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Best Base Layers for Skiing and Snowboarding in 2022

Woman wearing base layer holding snowboard

One of the most important items of clothing for skiing and snowboarding is one few people will see: the thermal base layer. Designed to wear underneath your ski jacket and mid-layer (if it’s cold enough), your base layer top should be comfortable and lightweight while still keeping you warm and dry. Some of the best base layers for cold weather are also stylish enough to be worn for a cheeky apres ski session, or as a stand-alone layer when the season starts to warm. Most base layers for skiing are also well suited for wearing when hiking, mountaineering, climbing, camping and even cycling. In fact, we wear base layers most of the year for varying activities in changeable conditions.

An ill-fitting or poorly designed base layer can make your time charging in the snow super uncomfortable, leaving you chafed, cold and damp by the end of the day. If you are serious about getting the best out of every sweet turn in the white stuff, then you need to be serious about wearing the right gear underneath your outer layers. Any old long sleeve top just won’t cut it, so take some time to familiarise yourself with the most important aspects of a base layer top.

Summary of the best base layers for skiing and snowboarding in 2022

This quick overview of the best base layers for skiing and snowboarding gives you a basic idea of which layer might suit you best. But for the full details of each, skip ahead to reviews of the 8 best base layers.

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Ibex Woolies Tech Long Sleeve CrewMerino/nylon/elastane mixOptional thumb loops$$
Odlo Natural + Kinship Warm Long Sleeve BaselayerMerino/polyester mixSeamless torso, quick drying$$
Isobaa Women's Merino 180 Long Sleeve CrewMerinoExtra length at back$$
BAM Women’s Perform Bamboo Base LayerBamboo/organic cotton mixThumb loops$
Smartwool Merino 250 Baselayer Pattern CrewMerinoSeamless shoulders$$
Armadillo Merino Artemis Women’s Long Sleeve Crew NeckMerinoDouble layered cuffs and long back$$$
Helly Hansen HH Dry Stripe Base Layer CrewPolypropyleneFast drying$
Patagonia Merino Air HoodyWool/polyester mixHood$$
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8 best base layers in 2022

The below selection of base layers have been worn by our reviewers for days, weeks, and in the case of the super durable Helly Hansen HH Dry Crew, years! Our reviewers have skied, snowboarded, hiked, biked and ran in them. They’ve also been worn underneath everyday clothing during the cooler months and some have been trusty companions on trail runs and camping missions.

Ibex Woolies Base Layer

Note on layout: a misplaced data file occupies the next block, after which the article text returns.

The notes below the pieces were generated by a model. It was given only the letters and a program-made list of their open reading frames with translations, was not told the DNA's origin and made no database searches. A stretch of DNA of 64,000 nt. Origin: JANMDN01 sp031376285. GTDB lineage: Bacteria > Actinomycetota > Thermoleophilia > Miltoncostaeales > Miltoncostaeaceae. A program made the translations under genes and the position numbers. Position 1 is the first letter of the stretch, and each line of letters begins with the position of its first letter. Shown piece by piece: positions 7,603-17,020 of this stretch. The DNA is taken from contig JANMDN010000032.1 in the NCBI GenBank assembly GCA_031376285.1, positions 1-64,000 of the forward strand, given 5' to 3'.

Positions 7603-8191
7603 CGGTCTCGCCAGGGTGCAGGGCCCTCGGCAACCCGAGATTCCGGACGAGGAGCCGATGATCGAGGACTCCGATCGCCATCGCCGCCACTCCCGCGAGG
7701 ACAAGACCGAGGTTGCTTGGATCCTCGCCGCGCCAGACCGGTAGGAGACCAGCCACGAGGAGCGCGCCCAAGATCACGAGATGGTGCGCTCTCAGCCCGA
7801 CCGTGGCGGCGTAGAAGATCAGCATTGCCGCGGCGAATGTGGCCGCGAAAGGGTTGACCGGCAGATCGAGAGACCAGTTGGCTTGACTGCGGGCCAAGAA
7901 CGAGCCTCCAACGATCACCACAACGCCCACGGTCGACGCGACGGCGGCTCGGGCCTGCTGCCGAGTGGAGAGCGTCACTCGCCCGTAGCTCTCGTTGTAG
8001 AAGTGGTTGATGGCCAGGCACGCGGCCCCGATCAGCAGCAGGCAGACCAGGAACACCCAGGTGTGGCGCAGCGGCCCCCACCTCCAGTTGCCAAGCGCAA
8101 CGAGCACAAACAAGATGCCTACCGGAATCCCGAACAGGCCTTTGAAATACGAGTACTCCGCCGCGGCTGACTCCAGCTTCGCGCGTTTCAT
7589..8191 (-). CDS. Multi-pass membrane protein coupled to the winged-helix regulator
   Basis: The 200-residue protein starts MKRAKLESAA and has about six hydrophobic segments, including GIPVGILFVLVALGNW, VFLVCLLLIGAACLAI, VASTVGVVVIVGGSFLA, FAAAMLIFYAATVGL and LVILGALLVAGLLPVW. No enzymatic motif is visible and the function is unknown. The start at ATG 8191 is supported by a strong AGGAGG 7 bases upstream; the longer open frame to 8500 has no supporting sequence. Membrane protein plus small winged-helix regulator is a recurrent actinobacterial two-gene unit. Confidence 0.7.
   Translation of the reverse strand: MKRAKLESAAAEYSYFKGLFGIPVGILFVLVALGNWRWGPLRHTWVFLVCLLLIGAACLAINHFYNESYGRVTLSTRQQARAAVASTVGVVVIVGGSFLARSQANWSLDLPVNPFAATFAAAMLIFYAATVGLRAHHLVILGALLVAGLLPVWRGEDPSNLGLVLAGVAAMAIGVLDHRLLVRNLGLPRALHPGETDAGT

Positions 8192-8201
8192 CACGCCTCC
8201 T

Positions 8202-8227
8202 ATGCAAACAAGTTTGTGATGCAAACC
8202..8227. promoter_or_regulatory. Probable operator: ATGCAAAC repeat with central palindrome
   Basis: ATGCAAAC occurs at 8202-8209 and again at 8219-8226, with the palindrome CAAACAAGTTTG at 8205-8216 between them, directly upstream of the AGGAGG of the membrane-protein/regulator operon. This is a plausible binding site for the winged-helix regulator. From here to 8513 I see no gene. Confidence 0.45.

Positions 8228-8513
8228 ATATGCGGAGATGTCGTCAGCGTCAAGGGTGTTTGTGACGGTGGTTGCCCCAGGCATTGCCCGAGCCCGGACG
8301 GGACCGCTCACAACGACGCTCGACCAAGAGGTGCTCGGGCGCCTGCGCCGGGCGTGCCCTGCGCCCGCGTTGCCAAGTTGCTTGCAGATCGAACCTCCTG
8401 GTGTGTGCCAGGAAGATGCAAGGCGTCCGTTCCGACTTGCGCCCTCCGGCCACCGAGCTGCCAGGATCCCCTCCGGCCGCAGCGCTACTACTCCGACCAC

Ibex base layer details

Ibex Woolies Tech Long Sleeve Crew

The merino wool (81%) and synthetic blend of this simple yet stylish base layer makes for a durable addition to your skiing and snowboarding get up. Boasting flatlock seams that are offset from the shoulder and underarms, it’s a superb choice for backcountry days as well as hiking when you’ll be thankful for the lightweight construction.

I really like that the thumb loops come sewn up. Thumb loops aren’t for everyone but if you can’t live without them then simply unpick them! Plus, there are some really lovely colours to choose from that are as suitable for everyday wear as they are for hiding away underneath your mid and outer layers.

The Tech Long doesn’t stay stink free for as long as the 100% merino base layers I’ve tried. And it’ll also take longer to biodegrade at the end of its life. However, it still resists odour build-up for much longer than synthetic options and it feels wonderfully itch free too.

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Ibex | REI

Odlo Kinship Base Layer

Odlo Natural + Kinship Warm Long Sleeve Baselayer

A few years ago I invested in some Odlo underpants for hiking. They’re still in tip-top condition and the most comfortable hiking underwear I own. So it’s not surprising that I’m completely in love with the cosy comfort of Odlo’s new Long Sleeve Baselayer. Firstly, it’s constructed with 52% merino wool which, although not as high a percentage as I’d prefer, still offers high levels of warmth and anti-odour properties. I can wear it for a couple of days of high intensity activity before it gets stinky! This blend of wool and synthetic fabric also means that it dries more quickly than base layers with high merino content.

Secondly, the fabric is exceptionally soft. This makes it a good option for those who are sensitive to wool but still want to enjoy the benefits. And thirdly, the cut is comfortably fitted with the added bonus of being seamless through the torso. The arm and shoulder seams are flat-stitched and the shoulder seams are offset making them backpack compatible. Finally, the hem of this Odlo base layer is slightly tapered in, helping it stay in place and not ride up.

Aside from it falling short on odour control, this is one of my favourite base layers (though I don’t really wear it without a layer over the top as it very much looks like a base layer).

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Odlo | REI

Isobaa Womens Merino 180 Long Sleeve Crew
Isobaa base layer details

Isobaa Women’s Merino 180 Long Sleeve Crew

Whoever said that base layers should be dull? Certainly not Isobaa, that’s for sure! In fact, many would argue that the perfect base layers for skiing and snowboarding are the ones that slide seamlessly from the slopes to the social scene. And that’s not just aesthetically; a stink-free base layer is also essential. No matter how hard you charge on the mountain the magical Merino wool of the 180 Crew will last you for days of activity before you need to wash it.